Auburn guard Bryce Brown was lightly recruited but good enough to take the Tigers to the Final Four. AP Photo

LOUISVILLE, Ky. (WDRB) — This is the Final Four that will make you wonder why you obsess over recruiting rankings.

My dog Ruby could have done a better job guessing on the evaluation on many guys who will play in Minneapolis this weekend.

Pick a team.

Any team.

And I do mean any. Don’t look for any Top 25 high school prospects playing critical roles in the Final Four. There are more no-star guys (Matt Mooney, Texas Tech) than 5-star guys playing important roles.

Begin with Auburn. You saw Jared Harper and Bryce Brown, those guards who hung 50 stinging points on Kentucky in the Midwest Regional final Sunday. The Wildcats have had walk-ons more highly regarded than one of Bruce Pearl’s backcourt starters.

That one would be Brown, who committed to Pearl and the Tigers in 2015. Kentucky fans loved to complain about the rankings of the guys Tubby Smith signed at UK. Even Smith would have walked into another gym when Brown played summer AAU ball.

According to 247Sports, when Brown was a senior at Columbia High School in Decatur, Georgia, he was ranked the 369th best player in the country as well 91st best shooting guard and 22nd best prospect in Georgia. On Saturday during a media session, Brown grinned when somebody asked if Kentucky had recruited him.

“I wasn’t recruited at all,” he said.

Brown scored 24 on Kentucky Sunday, but he was not as un-guardable as Harper, the jockey-sized point guard who scored 26.

Harper was ranked No. 90 nationally in the Class of 2016. He was also the No. 21 point guard, which is not as embarrassing as you think when you realize he was four spots ahead of Purdue’s Carsen Edwards.

Did Edwards make the tournament? Did he make any shots?

Pick a team.

Any team.

Let’s try Virginia. The Cavaliers actually have six four-star prospects on their roster, but let’s focus on the guy who made the game-saving pass — point guard Kihei Clark.

Clark had the kind of recruiting profile that makes you wonder how he didn’t land at William & Mary or High Point.

Who takes a 5-foot-9 point guard ranked the No. 393 prospect in his class, the 91st prospect at his position and the 38th best player in California.

Tony Bennett does. Good thing Bennett does not obsess over 5-stars because he doesn’t have any.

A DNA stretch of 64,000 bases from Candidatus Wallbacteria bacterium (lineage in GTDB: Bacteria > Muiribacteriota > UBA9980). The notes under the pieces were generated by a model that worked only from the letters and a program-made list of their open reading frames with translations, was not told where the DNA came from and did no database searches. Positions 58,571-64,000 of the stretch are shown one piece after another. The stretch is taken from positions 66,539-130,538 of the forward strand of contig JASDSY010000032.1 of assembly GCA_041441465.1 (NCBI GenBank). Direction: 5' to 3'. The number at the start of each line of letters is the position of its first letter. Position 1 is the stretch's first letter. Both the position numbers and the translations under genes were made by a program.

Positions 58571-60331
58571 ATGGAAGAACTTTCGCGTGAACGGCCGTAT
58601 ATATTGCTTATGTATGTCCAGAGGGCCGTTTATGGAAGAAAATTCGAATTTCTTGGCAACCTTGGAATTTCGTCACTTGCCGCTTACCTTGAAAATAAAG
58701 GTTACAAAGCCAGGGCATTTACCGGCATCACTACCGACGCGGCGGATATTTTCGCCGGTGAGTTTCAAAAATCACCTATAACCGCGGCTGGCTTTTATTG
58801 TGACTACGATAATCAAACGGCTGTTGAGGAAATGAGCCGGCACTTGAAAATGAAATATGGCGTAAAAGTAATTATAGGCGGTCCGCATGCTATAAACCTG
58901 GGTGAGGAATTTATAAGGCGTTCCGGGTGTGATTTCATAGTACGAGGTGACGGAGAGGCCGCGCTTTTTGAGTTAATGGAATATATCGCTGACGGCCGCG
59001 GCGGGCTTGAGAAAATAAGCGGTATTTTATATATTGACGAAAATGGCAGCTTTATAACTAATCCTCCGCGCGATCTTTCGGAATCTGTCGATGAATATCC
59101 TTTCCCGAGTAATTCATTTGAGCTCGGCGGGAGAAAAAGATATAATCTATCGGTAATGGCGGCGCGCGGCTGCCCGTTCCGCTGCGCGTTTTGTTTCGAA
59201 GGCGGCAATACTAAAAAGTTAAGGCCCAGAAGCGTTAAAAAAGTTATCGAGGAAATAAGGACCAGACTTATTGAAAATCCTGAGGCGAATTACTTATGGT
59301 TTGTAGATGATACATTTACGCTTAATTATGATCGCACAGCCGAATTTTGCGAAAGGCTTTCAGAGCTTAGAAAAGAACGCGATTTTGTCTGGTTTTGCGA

Pick a team.

Any team.

I could pick a half-dozen guys off Chris Beard’s Texas Tech roster, but I’ll stick with Jarrett Culver, the Red Raiders’ likely first-round NBA draft pick.

I don’t have enough space to list all the guys ranked ahead of Culver in his class (No. 312 in 2017), position (No. 64 at shooting guard) and state (No. 24 in Texas). What a loser.

Pick a team.

Any team.

This is easy. The only one left is Michigan State. Tom Izzo is a Hall of Famer. He can sign anybody he wants, right?

Sure. Michigan State has the only 5-star prospect in the Final Four, but he won’t score a point. Joshua Langford is injured.

That leaves the Spartans with seven four-star prospects, a three-star freshman from Indiana (Aaron Henry of Ben Davis, the No. 35 small forward) and some walk-on named Kenny Goins.

Of the 16 recruiting classes signed by Auburn, Virginia, Texas Tech and Michigan State in the last four years, guess how many were ranked in the Top 10?

Two — Michigan State’s 2016 class (which featured Miles Bridges) and Virginia’s 2016 class (Kyle Guy; Ty Jerome, De’Andre Hunter and Jay Huff).

Here are the recruiting rankings over the last four seasons at the Final Four programs, according to 247Sports:

Virginia: 63, 98, 7 and 62. Average ranking: 58.

Texas Tech: 33, 39, 135 and 74. Average ranking: 70.

Michigan State: 17, 49, 3 and 25. Average ranking: 24

Auburn: unranked with zero 2018 freshmen; 22, 12 and 16. Average ranking: 17.

“We’re just happy to be here,” Harper said.

If you see a Final Four or a national championship recruiting profile in there, let me and my dog Ruby know what we’re missing.

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